I bought it in the end. Its a nice little unit and will be good for electronics. Also I can switch it off without having to climb behind my desk and unplug it. :D

carlsson
April 9th, 2006, 12:51 PM
Good. I have some extention/expansion cords going from the wall wart to the underside of my desk, so I can easily plug in and out stuff. I currently have two spare outlets for i.e. soldering iron, temporary computers etc.

dpatten
April 13th, 2006, 11:20 AM
At home I have a Hakko variable temp soldering Iron. It's the shit. At work I use a Metcal RF iron. The metcal uses RF to heat the tip making for a very precise temperature control and excellent joints. A metcal iron is just what you need for those vintage computer repairs. Then again since a basic unit approaches $2,000 I suspect that thay will stay the province of hi-tech aerospace soldering.

http://www.okinternational.com/product_soldering/mxRework

DimensionDude
April 13th, 2006, 12:38 PM
That Metcal sounds like a nice setup. I had my employer ready to purchase a surface-mount device soldering/desoldering station so we could repair the inverters that were used on a lot of the machinery. In the end, we couldn't find replacement output transistors for the inverters so that plan was abandoned. At $600 a pop (with "pop" being the operative word) that station would have paid for itself in not time at all.

Kent

Terry Yager
April 13th, 2006, 01:37 PM
Hell, for 2K, you could probably build a robot to do all your soldering for you.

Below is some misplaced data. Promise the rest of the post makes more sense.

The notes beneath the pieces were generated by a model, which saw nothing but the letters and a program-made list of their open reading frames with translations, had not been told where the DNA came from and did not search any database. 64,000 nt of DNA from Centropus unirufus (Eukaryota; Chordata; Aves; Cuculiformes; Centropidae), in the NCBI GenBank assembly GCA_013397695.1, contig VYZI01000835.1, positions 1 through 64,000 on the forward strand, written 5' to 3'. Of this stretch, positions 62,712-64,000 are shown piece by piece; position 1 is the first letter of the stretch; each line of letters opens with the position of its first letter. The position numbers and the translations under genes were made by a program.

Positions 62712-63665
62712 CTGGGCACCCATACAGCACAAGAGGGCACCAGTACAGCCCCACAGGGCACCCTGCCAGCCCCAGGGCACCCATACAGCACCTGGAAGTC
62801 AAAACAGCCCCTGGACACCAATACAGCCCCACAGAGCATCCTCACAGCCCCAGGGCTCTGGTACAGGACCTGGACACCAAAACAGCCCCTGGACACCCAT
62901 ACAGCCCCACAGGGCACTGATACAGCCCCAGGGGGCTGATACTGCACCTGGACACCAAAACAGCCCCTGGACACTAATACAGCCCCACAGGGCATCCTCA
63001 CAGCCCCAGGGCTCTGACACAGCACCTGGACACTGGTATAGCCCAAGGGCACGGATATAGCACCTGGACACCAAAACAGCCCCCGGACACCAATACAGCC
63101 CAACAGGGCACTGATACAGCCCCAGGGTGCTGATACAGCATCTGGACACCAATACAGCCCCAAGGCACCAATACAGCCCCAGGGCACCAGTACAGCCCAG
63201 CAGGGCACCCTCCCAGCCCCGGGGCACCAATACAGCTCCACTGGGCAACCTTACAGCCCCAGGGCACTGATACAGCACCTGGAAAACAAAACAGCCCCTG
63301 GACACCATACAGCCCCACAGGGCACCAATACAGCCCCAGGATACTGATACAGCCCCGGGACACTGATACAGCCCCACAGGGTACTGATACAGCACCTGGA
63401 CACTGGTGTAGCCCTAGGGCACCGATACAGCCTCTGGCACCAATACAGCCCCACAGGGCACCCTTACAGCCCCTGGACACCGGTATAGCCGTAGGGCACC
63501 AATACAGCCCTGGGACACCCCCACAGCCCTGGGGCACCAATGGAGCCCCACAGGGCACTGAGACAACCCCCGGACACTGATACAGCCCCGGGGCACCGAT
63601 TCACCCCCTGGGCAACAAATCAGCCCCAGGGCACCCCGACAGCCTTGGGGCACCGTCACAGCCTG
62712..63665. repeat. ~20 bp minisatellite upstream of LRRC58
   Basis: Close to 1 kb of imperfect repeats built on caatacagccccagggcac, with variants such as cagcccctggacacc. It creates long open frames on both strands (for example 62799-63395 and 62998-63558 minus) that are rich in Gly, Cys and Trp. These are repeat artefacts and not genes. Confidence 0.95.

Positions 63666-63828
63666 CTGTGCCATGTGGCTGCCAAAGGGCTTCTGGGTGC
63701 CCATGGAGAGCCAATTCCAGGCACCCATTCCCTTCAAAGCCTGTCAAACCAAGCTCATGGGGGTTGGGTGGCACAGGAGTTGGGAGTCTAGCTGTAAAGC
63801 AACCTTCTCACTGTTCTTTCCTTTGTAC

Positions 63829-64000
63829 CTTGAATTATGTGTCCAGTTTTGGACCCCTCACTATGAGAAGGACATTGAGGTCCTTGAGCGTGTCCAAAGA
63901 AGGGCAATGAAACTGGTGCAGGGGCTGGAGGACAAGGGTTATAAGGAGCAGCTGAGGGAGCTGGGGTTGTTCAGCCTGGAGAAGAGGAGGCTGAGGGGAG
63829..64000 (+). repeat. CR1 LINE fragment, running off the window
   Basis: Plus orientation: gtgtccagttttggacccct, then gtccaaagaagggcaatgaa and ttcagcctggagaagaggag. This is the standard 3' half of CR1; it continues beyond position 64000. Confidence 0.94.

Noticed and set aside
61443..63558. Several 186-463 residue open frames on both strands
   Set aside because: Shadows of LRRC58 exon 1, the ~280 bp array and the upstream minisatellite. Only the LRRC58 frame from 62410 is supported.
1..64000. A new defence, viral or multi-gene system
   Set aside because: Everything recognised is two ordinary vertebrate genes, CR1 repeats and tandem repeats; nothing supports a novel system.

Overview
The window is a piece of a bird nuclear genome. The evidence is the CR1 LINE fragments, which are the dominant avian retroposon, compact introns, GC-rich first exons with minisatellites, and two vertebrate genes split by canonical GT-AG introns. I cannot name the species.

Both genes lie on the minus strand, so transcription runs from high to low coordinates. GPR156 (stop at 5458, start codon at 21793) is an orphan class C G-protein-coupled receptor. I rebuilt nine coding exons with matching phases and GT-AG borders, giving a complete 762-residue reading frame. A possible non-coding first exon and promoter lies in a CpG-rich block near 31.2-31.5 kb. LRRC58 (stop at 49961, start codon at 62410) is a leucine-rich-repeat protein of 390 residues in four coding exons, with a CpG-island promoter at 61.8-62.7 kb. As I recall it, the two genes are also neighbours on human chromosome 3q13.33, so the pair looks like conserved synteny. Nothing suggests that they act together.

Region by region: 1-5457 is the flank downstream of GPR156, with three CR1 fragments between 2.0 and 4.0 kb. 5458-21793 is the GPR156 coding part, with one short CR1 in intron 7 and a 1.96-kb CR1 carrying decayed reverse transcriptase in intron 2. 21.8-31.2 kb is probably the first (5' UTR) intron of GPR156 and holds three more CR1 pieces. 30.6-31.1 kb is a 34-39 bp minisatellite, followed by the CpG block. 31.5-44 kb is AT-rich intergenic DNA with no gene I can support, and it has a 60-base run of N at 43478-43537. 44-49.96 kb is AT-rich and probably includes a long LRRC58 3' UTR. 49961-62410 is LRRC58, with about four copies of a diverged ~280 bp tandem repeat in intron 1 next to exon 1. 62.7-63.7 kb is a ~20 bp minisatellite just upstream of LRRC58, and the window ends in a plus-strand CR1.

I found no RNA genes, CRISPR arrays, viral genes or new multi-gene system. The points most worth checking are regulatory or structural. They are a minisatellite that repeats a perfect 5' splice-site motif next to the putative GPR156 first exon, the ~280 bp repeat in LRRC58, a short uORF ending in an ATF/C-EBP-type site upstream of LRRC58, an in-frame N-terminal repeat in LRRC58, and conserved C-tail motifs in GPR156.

--T

phtan
July 7th, 2010, 10:52 PM
Yep, I also know to heat the post first, then carefully apply the solder. Maybe if I bought myself a new iron with fine tip.. is temperature control a luxury or a neccessity?

This topic originated in the Apple 8-bit subforum, but since the discussion moved on to soldering in general, I thought to move it to a proper area.

hi, you can actually add a dimmer to control the temperature of the soldering tip. you can visit this link for the story of the diy project on the soldering iron modification. http://www.bustatech.com/adjustable-soldering-iron/

glitch
July 8th, 2010, 03:59 AM
Wow, old thread! But since we're here anyway...

I like Hexacon's temperature-controlled low voltage irons. We use the Select-O-Temp and Select-O-Trak series at work, and both use the same bits (tips). They're 24V irons with grounded barrels and bits. The Select-O-Temp (three switch-selected temperatures) sells very cheaply on eBay anymore, my boss recently picked up a lot of 4 for $20.